Abstract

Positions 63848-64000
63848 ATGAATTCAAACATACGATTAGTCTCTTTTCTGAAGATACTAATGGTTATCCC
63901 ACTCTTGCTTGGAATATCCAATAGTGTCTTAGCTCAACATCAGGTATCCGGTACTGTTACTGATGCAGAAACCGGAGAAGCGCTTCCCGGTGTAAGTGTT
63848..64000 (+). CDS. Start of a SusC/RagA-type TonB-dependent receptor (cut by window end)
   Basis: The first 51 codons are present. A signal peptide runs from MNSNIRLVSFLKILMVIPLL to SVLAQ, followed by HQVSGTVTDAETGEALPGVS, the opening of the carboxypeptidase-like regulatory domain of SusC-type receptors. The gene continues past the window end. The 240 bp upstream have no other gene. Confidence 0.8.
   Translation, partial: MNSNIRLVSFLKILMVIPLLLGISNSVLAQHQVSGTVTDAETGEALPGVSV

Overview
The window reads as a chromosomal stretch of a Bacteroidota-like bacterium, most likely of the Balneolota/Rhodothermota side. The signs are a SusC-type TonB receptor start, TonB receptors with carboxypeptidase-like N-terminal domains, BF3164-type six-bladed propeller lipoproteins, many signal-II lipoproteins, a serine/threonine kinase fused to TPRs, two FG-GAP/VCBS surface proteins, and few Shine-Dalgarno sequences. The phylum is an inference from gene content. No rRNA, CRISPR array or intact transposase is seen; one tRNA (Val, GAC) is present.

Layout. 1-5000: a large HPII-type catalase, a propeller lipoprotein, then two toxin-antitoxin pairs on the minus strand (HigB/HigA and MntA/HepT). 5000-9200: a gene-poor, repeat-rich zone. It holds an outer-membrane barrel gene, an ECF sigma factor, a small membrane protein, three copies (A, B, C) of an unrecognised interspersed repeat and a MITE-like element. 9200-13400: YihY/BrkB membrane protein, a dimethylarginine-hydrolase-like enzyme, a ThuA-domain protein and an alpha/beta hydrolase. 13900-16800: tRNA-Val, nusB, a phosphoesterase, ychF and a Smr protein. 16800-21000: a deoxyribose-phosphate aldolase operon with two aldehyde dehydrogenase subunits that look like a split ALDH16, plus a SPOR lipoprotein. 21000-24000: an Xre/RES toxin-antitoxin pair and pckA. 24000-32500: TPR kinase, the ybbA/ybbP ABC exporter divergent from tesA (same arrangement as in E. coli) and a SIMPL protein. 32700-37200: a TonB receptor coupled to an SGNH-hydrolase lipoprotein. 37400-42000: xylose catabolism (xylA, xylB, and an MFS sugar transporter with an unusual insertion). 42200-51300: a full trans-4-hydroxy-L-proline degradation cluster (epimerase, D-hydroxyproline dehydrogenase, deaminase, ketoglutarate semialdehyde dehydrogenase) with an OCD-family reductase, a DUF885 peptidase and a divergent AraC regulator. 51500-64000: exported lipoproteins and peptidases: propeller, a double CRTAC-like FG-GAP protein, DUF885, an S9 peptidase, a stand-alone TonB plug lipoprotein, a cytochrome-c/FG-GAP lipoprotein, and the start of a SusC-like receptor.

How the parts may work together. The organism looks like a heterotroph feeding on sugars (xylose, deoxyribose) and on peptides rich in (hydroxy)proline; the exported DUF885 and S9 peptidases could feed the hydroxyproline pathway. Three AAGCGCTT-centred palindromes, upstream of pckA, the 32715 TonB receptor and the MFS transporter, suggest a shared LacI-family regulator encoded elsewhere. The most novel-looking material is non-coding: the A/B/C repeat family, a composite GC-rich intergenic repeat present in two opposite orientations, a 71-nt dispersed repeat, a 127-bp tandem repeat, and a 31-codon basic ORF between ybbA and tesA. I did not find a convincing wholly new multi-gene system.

Quantitative analysis of upper Eocene-upper Oligocene calcareous nannofossil assemblages from five Ocean Drilling Program sites in the Atlantic and Indian Ocean sectors of the Southern Ocean reveals an abrupt increase in cool-water taxa at the top of magnetic Subchron C13R ca. 35.9 Ma, coincident with an enrichment of ∼1‰δ18O in the planktonic foraminifers at these sites. The synchrony of the abrupt increase in cool-water taxa in the Southern Ocean renders this event a useful biostratigraphic datum at southern high latitudes. This earliest Oligocene cool-water taxa increase was the sharpest and largest during the late Eocene-late Oligocene interval and indicates a drop in surface-water temperature of more than 3 °C in the Southern Ocean. This suggests that the earliest Oligocene δ18O shift represents primarily a temperature signal; a small portion (∼0.2‰) is attributable to a global ice-volume increase.

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